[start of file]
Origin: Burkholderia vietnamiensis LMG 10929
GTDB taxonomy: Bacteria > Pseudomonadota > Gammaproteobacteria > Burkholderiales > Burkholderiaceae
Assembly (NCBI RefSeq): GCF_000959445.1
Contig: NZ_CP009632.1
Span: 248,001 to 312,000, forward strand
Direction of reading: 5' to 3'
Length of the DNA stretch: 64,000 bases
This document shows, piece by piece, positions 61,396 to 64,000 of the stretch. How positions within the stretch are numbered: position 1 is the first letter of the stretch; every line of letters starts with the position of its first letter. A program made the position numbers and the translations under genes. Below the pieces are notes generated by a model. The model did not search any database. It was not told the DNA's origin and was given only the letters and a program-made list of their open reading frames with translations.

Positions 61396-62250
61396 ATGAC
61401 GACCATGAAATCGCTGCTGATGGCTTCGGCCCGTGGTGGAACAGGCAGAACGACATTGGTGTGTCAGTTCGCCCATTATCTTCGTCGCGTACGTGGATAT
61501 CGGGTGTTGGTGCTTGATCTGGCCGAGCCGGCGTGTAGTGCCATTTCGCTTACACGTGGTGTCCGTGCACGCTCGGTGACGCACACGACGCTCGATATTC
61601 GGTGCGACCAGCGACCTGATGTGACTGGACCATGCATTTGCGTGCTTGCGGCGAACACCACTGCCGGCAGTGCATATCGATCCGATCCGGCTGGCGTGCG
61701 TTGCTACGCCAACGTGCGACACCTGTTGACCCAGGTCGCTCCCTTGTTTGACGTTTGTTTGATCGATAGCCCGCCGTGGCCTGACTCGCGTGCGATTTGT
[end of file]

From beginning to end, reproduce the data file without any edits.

Origin: Burkholderia vietnamiensis LMG 10929
GTDB taxonomy: Bacteria > Pseudomonadota > Gammaproteobacteria > Burkholderiales > Burkholderiaceae
Assembly (NCBI RefSeq): GCF_000959445.1
Contig: NZ_CP009632.1
Span: 248,001 to 312,000, forward strand
Direction of reading: 5' to 3'
Length of the DNA stretch: 64,000 bases
This document shows, piece by piece, positions 61,396 to 64,000 of the stretch. How positions within the stretch are numbered: position 1 is the first letter of the stretch; every line of letters starts with the position of its first letter. A program made the position numbers and the translations under genes. Below the pieces are notes generated by a model. The model did not search any database. It was not told the DNA's origin and was given only the letters and a program-made list of their open reading frames with translations.

Positions 61396-62250
61396 ATGAC
61401 GACCATGAAATCGCTGCTGATGGCTTCGGCCCGTGGTGGAACAGGCAGAACGACATTGGTGTGTCAGTTCGCCCATTATCTTCGTCGCGTACGTGGATAT
61501 CGGGTGTTGGTGCTTGATCTGGCCGAGCCGGCGTGTAGTGCCATTTCGCTTACACGTGGTGTCCGTGCACGCTCGGTGACGCACACGACGCTCGATATTC
61601 GGTGCGACCAGCGACCTGATGTGACTGGACCATGCATTTGCGTGCTTGCGGCGAACACCACTGCCGGCAGTGCATATCGATCCGATCCGGCTGGCGTGCG
61701 TTGCTACGCCAACGTGCGACACCTGTTGACCCAGGTCGCTCCCTTGTTTGACGTTTGTTTGATCGATAGCCCGCCGTGGCCTGACTCGCGTGCGATTTGT